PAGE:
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UnitedHealth CEO is Minnesota’s highest paid exec

REUTERS/Danny Moloshok
UnitedHealth Chief Executive Officer Stephen Hemsley

To the surprise of absolutely no one, the AP reports, “A new survey shows the top paid executive in Minnesota is in the health care industry. Calculations by The Associated Press and the executive data firm Equilar show UnitedHealth Group CEO Stephen Hemsley tops the compensation list in Minnesota, earning $15.7 million last year. The health care company is based in Minnetonka and is sixth in the United States on the Fortune 500.” Any arts teachers? Nurses? Anyone? Bueller?

Crackdown. The KSTP-TV story says, “Twenty-one people have been indicted in what authorities are calling a sophisticated, international sex-trafficking ring that brought hundreds of women from Thailand to America and forced them to work as prostitutes. Authorities in Minnesota were part of an Anti-Trafficking Coordination Team dedicated to tracking and stopping sex trafficking operations. That team assisted in the investigation of this particular ring.”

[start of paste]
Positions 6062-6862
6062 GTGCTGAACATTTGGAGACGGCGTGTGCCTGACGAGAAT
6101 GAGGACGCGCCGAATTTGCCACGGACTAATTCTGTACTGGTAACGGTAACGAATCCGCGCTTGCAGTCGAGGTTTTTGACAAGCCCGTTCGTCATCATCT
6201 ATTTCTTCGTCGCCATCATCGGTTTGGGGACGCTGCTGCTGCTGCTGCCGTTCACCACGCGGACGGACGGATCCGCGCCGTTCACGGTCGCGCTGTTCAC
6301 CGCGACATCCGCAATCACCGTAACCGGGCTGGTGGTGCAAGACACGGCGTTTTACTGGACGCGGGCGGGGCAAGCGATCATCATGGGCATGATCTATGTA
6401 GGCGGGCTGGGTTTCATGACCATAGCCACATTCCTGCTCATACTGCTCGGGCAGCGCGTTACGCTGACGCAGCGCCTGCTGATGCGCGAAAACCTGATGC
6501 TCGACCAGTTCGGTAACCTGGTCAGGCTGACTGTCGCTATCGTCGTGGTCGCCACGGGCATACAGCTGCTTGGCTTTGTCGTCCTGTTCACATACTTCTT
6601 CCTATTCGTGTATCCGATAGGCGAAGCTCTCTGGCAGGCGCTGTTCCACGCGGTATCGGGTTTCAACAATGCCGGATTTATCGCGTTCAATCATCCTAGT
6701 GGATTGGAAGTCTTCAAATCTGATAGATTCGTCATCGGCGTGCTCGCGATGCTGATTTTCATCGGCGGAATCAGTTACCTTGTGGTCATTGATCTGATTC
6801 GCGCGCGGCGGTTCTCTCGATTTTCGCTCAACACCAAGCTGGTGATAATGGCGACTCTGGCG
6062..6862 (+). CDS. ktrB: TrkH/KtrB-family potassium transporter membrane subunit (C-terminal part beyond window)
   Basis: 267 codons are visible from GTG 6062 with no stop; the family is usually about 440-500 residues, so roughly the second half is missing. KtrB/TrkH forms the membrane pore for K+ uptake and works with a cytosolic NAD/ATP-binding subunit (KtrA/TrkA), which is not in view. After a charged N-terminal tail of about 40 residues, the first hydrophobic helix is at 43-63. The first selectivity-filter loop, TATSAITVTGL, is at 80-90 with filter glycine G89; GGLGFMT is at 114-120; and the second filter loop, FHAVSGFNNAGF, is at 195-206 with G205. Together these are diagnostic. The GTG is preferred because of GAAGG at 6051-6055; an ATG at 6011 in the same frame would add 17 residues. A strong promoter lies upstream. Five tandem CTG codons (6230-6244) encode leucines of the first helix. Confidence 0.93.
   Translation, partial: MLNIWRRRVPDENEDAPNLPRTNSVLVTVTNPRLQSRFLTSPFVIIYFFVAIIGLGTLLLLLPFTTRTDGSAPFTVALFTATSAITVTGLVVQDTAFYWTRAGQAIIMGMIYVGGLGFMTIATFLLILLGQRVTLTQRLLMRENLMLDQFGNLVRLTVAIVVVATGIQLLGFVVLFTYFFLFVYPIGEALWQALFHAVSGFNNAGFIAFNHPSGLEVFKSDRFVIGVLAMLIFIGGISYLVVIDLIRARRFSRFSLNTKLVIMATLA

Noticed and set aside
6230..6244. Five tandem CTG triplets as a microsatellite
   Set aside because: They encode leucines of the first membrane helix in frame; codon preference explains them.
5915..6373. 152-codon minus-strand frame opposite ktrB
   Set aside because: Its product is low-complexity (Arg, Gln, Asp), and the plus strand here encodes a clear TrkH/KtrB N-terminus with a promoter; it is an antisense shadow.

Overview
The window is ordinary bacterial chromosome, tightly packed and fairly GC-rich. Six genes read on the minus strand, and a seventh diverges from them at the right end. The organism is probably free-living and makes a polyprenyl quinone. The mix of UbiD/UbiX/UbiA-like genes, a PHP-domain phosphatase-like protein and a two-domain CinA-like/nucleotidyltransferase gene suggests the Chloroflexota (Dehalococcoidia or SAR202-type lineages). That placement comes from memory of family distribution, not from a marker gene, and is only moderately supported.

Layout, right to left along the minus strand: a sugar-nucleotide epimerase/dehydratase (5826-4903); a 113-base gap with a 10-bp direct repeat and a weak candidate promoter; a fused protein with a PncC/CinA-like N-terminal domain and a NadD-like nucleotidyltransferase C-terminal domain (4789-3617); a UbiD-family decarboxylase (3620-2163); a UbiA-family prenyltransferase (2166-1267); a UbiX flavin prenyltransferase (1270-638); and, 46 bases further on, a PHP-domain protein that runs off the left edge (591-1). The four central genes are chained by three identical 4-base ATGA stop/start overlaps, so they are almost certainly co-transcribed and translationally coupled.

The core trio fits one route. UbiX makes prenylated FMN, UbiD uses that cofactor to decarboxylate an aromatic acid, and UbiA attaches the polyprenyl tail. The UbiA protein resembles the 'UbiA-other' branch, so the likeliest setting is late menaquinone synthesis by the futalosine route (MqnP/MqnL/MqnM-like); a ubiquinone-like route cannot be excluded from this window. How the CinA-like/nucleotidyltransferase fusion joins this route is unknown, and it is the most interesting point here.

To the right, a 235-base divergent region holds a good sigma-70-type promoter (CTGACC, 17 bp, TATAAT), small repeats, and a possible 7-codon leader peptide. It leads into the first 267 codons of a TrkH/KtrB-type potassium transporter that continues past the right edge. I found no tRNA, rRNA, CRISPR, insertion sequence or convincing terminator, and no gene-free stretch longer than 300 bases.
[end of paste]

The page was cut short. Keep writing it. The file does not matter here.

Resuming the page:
Uh, so what’s your definition of “fully”? James Koren at the Los Angeles Times reports, “Wells Fargo & Co. may have to cough up more than $142 million to settle a bevy of class-action lawsuits in connection with its unauthorized-accounts scandal. A federal judge in San Francisco said late Wednesday that he would approve a settlement deal reached by the bank and plaintiffs’ attorneys, but only if they agree to several conditions — including a guarantee that all customers will be fully compensated for their losses. That could further boost the amount the bank will have to pay to put the lawsuits behind it as questions remain about how many customers were harmed and how much money they lost.”

Soon to be on t-shirts and coffee mugs everywhere. Euan Kerr and Jeyca Maldonado-Medina of MPR tell us, “The Walker Arts Center installed what promises to be a new iconic piece in the Minneapolis Sculpture Garden today in the shape of a gigantic blue rooster. German sculptor Katharina Fristch’s piece ‘Hahn/Cock’ stands close to the gardens famed ‘Spoonbridge with Cherry.’ It’s one of 16 new works installed as part of the Garden’s multi-million dollar renovation and expansion.” Better than a puce Asian carp, I guess.

Two weeksMPR’s Peter Cox reports, “A University of Minnesota athletics department administrator will serve a two-week, unpaid suspension for sexual harassment misconduct. The university on Thursday released the findings of an internal investigation into sexual harassment allegations against Randy Handel, who serves as the associate athletic director of development. A subordinate said Handel’s behavior included frequent hugging, touching and inappropriate comments about the person’s looks, according to the investigative report.”